Developers have worked with Ethereum will know how useful it is to be able to fork the Eth mainnet and simulate transactions with it. Similarly, we want similar tool for Substrate networks.
We have various tools to simulate transaction, fork mainnet into testnet, but not yet a tool achieve a similar developer experience as Ethereum development tools.
Hereby I am presenting Chopsticks - The Substrate testing client to help you create a parallel reality of any Substrate network.
The goal of Chopsticks is to allow developers to fork any Substrate based networks instantly and be able to modify the onchain state of the fork net arbitrary as well as stub host functions. For example, replace council members, or stub the ext_crypto_sr25519_verify_version_2 host call to make it always return true.
Chopsticks is only one week old but it is already a MVP that’s able to fork any Substrate network that’s using Aura consensus algorithm (i.e. most of the parachains). (I only tested on Acala & Karura, but the codebase have zero reference to Acala so it should work with other parachains using AURA. Open an issue if that’s not the case.)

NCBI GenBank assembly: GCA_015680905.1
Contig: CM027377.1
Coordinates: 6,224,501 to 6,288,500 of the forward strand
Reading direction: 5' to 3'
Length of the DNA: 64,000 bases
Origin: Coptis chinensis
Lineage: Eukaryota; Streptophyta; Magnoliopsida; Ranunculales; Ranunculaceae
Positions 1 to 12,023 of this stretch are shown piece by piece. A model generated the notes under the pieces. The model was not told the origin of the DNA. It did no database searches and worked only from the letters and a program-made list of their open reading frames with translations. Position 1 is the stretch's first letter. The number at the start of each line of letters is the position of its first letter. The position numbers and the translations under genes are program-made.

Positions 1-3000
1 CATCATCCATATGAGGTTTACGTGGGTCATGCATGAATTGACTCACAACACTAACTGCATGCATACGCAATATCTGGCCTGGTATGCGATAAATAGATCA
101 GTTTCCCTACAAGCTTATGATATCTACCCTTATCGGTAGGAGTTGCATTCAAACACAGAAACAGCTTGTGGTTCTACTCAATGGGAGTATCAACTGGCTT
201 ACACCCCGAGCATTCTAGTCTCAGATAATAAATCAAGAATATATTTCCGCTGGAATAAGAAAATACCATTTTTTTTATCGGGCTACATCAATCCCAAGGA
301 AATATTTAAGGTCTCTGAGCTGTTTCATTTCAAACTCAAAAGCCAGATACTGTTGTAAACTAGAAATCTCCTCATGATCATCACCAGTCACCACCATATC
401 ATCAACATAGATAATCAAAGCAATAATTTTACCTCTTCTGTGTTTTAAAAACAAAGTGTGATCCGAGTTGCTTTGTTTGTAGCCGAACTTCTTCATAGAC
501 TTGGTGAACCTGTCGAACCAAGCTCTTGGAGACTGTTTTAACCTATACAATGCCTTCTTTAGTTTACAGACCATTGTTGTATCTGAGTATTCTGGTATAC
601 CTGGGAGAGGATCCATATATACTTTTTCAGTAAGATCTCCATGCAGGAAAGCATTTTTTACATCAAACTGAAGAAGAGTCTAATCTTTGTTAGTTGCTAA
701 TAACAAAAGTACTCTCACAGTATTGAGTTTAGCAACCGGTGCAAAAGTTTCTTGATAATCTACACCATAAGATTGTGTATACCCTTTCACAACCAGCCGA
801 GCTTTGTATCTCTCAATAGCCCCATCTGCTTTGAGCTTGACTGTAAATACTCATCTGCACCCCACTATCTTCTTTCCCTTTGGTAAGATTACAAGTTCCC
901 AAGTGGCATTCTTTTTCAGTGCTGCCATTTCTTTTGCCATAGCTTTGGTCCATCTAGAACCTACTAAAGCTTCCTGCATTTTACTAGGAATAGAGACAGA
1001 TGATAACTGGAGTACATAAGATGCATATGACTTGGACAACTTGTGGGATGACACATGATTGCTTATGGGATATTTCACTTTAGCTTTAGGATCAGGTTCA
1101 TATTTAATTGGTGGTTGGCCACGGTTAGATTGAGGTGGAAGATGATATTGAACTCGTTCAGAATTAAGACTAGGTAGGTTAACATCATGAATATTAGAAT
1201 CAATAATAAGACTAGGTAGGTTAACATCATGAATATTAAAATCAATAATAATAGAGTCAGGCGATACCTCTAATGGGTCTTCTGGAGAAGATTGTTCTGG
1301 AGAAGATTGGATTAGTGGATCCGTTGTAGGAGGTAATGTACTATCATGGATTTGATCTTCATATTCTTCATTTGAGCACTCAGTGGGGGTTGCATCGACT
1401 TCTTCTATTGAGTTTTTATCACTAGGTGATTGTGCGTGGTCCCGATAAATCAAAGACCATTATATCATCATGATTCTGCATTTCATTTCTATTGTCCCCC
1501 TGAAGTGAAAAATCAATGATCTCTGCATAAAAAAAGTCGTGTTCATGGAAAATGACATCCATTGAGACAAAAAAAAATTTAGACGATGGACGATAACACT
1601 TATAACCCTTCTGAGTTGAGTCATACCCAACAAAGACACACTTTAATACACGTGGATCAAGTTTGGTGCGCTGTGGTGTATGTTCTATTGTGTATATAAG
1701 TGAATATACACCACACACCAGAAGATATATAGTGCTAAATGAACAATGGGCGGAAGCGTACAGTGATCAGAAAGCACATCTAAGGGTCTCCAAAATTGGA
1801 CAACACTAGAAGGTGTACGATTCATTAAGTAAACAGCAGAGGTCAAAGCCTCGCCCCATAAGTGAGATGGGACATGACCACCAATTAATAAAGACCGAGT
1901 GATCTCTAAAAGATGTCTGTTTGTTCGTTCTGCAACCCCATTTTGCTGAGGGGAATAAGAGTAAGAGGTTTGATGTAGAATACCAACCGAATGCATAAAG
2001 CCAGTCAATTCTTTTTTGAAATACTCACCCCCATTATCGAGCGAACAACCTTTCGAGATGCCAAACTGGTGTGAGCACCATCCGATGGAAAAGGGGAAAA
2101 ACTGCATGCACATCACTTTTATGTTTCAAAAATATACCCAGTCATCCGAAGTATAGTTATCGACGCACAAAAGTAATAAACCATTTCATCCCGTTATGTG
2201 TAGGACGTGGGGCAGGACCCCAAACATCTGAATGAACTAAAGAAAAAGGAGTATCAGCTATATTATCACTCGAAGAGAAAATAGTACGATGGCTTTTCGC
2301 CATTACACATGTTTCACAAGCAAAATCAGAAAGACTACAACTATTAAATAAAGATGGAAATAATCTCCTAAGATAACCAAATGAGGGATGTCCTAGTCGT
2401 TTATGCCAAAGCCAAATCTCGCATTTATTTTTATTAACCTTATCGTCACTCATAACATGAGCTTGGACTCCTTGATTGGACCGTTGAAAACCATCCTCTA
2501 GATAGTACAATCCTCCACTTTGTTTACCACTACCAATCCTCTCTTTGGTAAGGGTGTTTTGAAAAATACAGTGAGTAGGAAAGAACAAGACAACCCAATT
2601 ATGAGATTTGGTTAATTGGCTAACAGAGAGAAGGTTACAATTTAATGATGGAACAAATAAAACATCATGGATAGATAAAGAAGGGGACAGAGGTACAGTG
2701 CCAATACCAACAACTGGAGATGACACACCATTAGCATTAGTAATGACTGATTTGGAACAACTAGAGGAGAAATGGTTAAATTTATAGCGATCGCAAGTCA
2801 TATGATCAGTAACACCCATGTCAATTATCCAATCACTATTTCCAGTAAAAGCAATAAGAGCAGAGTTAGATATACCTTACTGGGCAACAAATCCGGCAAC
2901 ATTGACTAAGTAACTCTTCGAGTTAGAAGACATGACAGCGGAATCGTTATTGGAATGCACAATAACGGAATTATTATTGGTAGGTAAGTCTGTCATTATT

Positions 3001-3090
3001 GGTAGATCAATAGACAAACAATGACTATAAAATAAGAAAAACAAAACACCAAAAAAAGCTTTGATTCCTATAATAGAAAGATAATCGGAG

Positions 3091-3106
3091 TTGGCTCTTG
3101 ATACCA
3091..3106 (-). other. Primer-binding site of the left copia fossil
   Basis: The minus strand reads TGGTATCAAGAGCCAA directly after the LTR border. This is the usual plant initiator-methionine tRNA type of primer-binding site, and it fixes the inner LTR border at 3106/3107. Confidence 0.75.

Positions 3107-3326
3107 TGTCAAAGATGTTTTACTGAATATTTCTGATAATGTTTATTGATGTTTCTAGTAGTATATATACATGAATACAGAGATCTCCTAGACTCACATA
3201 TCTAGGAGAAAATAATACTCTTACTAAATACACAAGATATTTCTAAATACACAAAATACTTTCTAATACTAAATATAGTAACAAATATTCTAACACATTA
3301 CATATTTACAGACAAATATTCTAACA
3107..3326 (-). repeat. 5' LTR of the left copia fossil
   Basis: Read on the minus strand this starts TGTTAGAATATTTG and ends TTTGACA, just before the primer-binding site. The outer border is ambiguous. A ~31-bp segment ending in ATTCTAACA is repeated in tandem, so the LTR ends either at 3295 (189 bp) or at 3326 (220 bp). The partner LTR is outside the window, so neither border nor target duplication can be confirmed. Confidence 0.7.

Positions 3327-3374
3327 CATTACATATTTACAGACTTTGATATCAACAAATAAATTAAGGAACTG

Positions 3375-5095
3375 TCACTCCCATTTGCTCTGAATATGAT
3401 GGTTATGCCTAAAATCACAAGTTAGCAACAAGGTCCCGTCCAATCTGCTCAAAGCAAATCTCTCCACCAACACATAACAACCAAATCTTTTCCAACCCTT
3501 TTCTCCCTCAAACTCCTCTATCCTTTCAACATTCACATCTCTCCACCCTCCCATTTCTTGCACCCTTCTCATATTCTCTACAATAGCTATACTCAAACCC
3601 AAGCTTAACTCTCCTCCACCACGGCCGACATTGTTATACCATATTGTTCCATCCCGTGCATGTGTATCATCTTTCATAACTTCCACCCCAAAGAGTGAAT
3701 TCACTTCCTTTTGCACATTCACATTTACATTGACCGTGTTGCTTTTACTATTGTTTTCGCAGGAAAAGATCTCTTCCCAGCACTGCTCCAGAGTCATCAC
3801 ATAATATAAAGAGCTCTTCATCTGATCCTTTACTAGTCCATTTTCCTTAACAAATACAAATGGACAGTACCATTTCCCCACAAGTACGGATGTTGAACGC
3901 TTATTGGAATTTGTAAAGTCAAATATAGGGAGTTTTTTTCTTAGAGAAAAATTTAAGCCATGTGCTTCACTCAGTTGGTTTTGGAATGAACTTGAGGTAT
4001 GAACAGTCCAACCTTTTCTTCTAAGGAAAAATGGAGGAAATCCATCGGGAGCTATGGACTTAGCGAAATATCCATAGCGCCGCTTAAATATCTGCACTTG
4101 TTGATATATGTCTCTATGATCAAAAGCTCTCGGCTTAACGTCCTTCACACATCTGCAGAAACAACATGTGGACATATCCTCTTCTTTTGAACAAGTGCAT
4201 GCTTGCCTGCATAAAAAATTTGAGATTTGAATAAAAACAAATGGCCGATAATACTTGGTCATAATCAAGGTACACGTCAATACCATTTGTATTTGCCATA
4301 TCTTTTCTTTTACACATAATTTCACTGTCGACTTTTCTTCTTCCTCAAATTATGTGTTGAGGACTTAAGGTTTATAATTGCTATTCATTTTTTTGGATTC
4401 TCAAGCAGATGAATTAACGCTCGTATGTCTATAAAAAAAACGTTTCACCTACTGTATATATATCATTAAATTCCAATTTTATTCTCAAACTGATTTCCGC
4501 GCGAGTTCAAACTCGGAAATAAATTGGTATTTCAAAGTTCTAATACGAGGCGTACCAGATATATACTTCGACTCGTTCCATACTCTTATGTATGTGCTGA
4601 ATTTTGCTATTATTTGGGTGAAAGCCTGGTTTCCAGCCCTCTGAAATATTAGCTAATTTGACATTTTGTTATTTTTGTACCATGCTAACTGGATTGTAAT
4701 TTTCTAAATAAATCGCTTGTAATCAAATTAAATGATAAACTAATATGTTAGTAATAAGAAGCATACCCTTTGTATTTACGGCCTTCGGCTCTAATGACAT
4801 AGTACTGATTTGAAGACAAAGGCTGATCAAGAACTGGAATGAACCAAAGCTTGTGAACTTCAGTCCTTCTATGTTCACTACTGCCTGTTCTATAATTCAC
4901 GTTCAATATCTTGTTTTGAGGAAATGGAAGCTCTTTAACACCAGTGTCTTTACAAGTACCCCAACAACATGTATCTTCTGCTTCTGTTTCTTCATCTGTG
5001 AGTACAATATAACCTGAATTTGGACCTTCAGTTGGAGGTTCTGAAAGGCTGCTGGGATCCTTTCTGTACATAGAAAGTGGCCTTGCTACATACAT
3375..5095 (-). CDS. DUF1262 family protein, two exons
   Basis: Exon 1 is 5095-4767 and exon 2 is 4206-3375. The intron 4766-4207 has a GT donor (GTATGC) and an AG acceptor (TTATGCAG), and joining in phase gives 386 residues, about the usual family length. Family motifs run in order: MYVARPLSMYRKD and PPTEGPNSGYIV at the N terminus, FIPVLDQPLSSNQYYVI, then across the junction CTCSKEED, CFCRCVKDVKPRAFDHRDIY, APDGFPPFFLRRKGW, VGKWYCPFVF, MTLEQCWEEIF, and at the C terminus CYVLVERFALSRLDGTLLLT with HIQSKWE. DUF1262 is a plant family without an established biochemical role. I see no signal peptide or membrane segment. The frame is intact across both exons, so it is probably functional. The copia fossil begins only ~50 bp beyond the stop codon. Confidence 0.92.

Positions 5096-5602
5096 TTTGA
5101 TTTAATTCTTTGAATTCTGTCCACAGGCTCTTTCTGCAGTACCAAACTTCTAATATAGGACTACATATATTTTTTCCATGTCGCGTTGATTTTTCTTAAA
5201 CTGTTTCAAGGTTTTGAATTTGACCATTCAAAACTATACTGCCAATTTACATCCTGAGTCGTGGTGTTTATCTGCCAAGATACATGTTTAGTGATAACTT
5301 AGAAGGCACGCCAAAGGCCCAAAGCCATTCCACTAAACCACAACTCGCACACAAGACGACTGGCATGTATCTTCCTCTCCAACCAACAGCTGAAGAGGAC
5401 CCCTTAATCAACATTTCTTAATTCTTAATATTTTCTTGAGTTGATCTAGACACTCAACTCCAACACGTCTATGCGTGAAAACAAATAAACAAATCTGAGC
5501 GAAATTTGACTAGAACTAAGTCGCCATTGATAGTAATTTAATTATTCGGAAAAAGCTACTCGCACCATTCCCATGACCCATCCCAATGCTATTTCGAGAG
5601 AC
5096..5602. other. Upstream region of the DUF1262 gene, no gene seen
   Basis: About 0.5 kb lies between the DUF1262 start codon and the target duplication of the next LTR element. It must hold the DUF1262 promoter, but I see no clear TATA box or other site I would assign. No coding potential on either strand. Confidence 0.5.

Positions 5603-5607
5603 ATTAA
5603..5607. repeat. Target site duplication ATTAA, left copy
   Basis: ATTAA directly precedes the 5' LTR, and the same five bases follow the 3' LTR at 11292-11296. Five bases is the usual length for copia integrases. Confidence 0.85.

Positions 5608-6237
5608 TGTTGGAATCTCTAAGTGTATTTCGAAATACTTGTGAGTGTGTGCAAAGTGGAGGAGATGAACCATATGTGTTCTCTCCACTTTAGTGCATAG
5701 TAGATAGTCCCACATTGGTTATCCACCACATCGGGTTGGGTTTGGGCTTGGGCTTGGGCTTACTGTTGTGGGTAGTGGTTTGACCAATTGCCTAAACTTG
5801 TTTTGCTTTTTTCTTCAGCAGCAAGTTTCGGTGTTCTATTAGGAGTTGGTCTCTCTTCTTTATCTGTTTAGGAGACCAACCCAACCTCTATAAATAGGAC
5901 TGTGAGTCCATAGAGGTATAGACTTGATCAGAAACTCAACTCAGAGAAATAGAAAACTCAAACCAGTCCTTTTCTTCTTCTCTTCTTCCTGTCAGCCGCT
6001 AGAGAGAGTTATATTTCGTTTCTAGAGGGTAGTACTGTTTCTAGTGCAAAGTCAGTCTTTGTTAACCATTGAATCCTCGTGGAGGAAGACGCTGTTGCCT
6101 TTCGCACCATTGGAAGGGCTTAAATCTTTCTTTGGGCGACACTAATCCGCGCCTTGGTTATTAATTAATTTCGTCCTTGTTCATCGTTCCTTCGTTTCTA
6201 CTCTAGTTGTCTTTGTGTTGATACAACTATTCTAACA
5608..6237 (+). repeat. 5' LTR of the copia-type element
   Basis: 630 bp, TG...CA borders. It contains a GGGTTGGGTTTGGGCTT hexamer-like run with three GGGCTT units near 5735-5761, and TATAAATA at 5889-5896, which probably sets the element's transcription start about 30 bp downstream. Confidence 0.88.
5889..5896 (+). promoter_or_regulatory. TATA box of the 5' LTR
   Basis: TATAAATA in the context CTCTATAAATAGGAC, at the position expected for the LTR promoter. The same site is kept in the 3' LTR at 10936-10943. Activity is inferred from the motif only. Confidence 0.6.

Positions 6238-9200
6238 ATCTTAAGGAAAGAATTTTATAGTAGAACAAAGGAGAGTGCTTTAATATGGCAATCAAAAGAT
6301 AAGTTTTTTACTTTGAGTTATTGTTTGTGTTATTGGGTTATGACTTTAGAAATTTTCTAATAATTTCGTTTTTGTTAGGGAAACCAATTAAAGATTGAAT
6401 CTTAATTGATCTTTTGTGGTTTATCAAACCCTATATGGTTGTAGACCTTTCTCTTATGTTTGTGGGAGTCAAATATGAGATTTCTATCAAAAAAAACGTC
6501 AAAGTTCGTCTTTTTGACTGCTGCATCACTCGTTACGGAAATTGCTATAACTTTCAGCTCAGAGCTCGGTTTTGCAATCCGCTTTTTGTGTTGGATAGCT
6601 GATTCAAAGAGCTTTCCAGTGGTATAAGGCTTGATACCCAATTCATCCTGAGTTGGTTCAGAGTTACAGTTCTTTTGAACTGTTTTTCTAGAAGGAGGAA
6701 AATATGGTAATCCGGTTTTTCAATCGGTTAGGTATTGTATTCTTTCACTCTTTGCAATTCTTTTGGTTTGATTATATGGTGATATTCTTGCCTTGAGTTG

How it works
Chopsticks reimplements a subset of a Substrate node, and deliberately not implementing most of the verification mechanism so it can accept invalid blocks. For example, it does not check inherents so there is no need to sproof relaychain.
There are two components:
A nodejs server implements a subset of Substrate RPC and most of the logics
A rust Wasm executor that’s utilizing smoldot to execute Wasm calls and send result back to the nodejs server
The nodejs server will spawn the rust Wasm executor to execute runtime calls. The executor uses smoldot to execute the wasm runtime call and callback into the nodejs server when it is trying to access state. The state is either coming from remote RPC node, or the local blockchain representation. The nodejs server is able to intercept and modify the data if needed.